OML aims to be a comprehensive database of validated patient-reported instruments (indices, questionnaires, scales, or others) used in rheumatology.
Go to OML

Symptom measurement in persons at risk of rheumatoid arthritis

Convenor: Dirkjan van Schaardenburg

People with rheumatoid arthritis (RA) usually pass through a phase with rather vague symptoms, before they are diagnosed with RA. Since early treatment is of crucial importance to the progress of the disease, very early recognition is vital. Dr van Schaardenburg and other colleagues were recently awarded a grant by EULAR to develop a validated questionnaire to measure symptoms and symptom complexes in persons at risk for RA.  In phase 1 of the study, a preliminary questionnaire will be developed based on the findings of previous qualitative research on symptoms and symptom complexes as well as a recent systematic literature review. This preliminary questionnaire will be critically evaluated by patient research partners and professionals (face validity). 
In phase 2, the preliminary questionnaire will be tested for construct validity, reliability and feasibility in a longitudinal clinical setting by following over 120 persons with rheumatoid factor and/or anti-citrullinated protein antibody positive arthralgia for 6 months in four different countries: Netherlands, UK, Sweden and Austria.

Recommendations for the standardised content and structure of core data to facilitate patient care and research in RA

Convenor: Johan Askling, Will Dixon

Many modern day research questions in rheumatoid arthritis (RA), such as biologic safety or genetic studies, require ever-larger study populations that exceed the size of individual cohorts or registries. These ‘mega-populations’ can only be obtained by pooling data from different data sources. However, data pooling is only possible if data items are collected in a standardised way and to high standards across settings or, as a minimum, can be mapped to a common data model.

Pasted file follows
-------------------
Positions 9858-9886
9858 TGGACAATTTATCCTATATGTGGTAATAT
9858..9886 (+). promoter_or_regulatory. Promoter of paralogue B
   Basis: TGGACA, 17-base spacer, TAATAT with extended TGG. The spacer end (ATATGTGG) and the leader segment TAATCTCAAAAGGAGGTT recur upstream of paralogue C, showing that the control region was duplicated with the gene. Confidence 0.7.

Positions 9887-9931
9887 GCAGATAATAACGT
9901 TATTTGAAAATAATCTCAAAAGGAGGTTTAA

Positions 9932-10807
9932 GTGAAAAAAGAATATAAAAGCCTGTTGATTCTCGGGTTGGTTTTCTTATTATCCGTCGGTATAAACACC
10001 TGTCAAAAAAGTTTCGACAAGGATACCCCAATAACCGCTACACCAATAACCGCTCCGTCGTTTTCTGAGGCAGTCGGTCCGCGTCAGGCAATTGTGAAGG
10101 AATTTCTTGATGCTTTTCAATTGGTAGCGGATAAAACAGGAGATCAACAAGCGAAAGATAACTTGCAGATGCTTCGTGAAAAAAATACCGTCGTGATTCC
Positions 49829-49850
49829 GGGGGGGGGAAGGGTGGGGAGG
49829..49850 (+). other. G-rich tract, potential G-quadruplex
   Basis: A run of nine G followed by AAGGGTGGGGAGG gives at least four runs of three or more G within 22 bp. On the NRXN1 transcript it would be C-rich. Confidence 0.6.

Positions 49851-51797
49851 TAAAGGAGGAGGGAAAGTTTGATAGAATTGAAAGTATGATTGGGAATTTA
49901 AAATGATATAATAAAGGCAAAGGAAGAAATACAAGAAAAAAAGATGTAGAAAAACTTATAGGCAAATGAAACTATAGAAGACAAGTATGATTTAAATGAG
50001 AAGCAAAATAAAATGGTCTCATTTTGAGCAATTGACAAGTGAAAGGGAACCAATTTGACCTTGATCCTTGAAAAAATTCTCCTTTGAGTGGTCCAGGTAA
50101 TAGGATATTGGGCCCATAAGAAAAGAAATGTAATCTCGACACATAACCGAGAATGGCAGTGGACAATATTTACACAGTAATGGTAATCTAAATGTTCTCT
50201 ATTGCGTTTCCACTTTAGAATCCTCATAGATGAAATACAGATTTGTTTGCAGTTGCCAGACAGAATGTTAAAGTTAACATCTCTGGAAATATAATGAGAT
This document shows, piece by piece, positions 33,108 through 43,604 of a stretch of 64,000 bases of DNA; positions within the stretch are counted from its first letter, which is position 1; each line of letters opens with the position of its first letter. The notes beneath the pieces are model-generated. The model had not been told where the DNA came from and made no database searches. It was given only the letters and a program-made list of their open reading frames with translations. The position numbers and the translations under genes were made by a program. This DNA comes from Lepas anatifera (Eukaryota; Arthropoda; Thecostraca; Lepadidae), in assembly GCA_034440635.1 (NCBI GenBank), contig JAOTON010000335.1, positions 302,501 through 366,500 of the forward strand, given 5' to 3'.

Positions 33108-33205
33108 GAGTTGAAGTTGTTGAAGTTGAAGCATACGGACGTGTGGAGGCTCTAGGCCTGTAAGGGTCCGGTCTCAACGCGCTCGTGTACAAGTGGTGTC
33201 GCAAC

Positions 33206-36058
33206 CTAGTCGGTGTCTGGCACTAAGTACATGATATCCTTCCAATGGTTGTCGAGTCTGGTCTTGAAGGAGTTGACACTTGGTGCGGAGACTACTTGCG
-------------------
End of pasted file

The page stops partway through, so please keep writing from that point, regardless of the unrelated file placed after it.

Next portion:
In order to maximise future opportunities for collaborative European research in RA, we propose establishing a core dataset for RA research.


EULAR points to consider for worksorce requirement studies in rheumatology

Convenor: Christian Dejaco, Frank Buttgereit

Early manifestations of rheumatic diseases are considered medically urgent because joint and organ damage occur early in the disease course. To prevent damage (or halt progression at last), EULAR has been developing recommendations and strategies for early referral, diagnosis and treatment. Theses strategies, however, can only be implemented in rheumatology if sufficient manpower is available. The aim of this project is to agree upon the methodology, based on EULAR standards, for the conduction of future national and international workforce models.

Related information

News for epidemiologists from the European Medicines Agency (EMEA)

The European Network fo Centres for Pharmacoepidemiology and Pharmacovigilance (ENCePP) has developed the Guide on Methodological Standards in Pharmacoepidemiology. It reviews existing methodological guidance for research in pharmacoepidemiology and pharmacovigilance, and contains useful links.
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Additionally, ENCePP has revised the Clinical Trials Directive 2001/20/EC, especially with regard to non-interventional trials and type-A trial (low risk). The revised directive should ease the implementation of observational studies in Europe.